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UEL Research Conference: Session 10 – Mortality & Disaster

The Development & Validation of the Multidimensional Mortality Awareness Measure (MMAM)
Oona Levasseur & Mark McDermott, School of Psychology

Mortality awareness (MA) arguably influences individuals’ life choices and behaviours, however it is often avoided because of the anxiety it creates (Becker, 1973). As previous measures have not addressed the array of dimensions encompassed by MA, the purpose of this study was to develop a multidimensional tool which would be comprehensive in its scope. It is argued that the MMAM provides the opportunity to examine a relatively under-explored and elaborated variable in psychology. Download the full abstract.

Critical National Infrastructure Failure and Mass Population Response: A Comparative Analysis
John Preston, Charlotte Chadderton, Kaori Kitagawa, Cass School of Education and Communities‌‌‌‌‌‌‌‌‌‌‌‌‌‌‌

The ‘Critical National Infrastructure Failure and Mass Population Response’ project examines how governments define ‘critical national infrastructure (CNI)’, how they perceive the population respond in case of infrastructure failure, and how they prepare the population for it. ‘CNI’ generally refers to public facilities such as water and sewage, roads and railways. The significant comparative question of the research is from what ‘threat’ or ‘perceived threat’ governments intend to protect critical infrastructure. Download the full abstract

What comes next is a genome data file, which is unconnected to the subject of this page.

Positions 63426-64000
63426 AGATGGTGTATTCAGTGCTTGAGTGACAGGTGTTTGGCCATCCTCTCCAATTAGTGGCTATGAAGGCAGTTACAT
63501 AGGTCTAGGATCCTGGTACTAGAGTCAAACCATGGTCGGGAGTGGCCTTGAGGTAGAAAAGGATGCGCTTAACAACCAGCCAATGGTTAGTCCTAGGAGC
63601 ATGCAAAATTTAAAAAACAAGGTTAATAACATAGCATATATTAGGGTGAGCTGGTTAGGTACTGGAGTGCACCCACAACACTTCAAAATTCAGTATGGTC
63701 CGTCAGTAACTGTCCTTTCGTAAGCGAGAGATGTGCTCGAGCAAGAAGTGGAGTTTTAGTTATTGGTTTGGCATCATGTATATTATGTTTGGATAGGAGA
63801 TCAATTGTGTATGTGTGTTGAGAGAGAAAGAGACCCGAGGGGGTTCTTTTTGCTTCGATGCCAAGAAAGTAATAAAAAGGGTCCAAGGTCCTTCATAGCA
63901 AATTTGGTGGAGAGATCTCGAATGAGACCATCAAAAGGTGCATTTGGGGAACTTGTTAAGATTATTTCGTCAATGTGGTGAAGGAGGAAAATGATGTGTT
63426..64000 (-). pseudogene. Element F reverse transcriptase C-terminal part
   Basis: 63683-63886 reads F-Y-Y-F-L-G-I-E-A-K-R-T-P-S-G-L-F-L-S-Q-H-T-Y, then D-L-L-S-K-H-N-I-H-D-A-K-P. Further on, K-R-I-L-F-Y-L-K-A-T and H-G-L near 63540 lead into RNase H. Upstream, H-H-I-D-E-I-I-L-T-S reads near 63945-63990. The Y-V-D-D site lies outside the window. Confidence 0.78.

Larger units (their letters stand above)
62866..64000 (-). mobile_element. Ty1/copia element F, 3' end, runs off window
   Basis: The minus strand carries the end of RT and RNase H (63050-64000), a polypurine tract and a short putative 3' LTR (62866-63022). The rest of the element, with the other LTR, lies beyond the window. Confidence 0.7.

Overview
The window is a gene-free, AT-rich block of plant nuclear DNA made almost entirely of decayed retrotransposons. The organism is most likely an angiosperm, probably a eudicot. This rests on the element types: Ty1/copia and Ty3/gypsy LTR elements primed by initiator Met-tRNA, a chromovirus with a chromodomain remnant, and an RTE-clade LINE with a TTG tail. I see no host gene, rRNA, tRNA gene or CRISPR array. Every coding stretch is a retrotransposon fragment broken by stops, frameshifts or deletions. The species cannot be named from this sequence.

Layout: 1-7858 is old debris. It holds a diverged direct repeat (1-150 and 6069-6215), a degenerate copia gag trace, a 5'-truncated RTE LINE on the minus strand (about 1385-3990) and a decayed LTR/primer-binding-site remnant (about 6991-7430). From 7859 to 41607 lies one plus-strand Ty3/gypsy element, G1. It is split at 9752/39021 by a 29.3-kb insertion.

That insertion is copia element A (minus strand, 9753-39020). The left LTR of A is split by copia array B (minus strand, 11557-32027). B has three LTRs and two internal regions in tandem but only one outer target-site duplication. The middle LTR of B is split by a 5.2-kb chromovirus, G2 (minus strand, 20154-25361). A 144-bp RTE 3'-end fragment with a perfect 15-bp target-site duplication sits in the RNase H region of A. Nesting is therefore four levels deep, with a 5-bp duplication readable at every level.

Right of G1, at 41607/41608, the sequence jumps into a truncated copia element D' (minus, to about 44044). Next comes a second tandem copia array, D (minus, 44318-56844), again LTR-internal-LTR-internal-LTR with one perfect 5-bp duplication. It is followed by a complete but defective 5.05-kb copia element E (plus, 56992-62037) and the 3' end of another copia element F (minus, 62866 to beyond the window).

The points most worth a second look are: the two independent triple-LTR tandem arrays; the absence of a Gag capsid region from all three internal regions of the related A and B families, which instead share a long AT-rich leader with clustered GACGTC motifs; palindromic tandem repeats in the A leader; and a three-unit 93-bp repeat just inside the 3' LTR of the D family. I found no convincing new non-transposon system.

Using the Un-decimated Wavelet Transform for Strong-Motion Seismic Analysis and De-noising
Andrew Chanerley, School of Architecture, Computing and Engineering

Triaxial seismic instruments have been used for decades in order to measure the acceleration of ground motion during strong-motion seismic events. These have their limitations because they are only 3-degree-of-freedom instruments and do not specifically record pitch, roll and yaw.

This novel approach to this decades-old  problem uses the wavelet transform and locates and removes  the baseline error as a Dirac-like transient along the three axes and moreover recovers the low-frequency pulse-like ‘fling’ and enables double-time integration to recover the velocity pulse as well as the displacement fling-step. The method uses the un-decimated wavelet transform, which decreases the bandwidth of the seismic signal and concurrently de-noises the signal using a threshold scheme, which preserves  the low-frequency  and higher-frequency seismic signal. Download the full abstract

Go to session 11 Myths & Popular Culture


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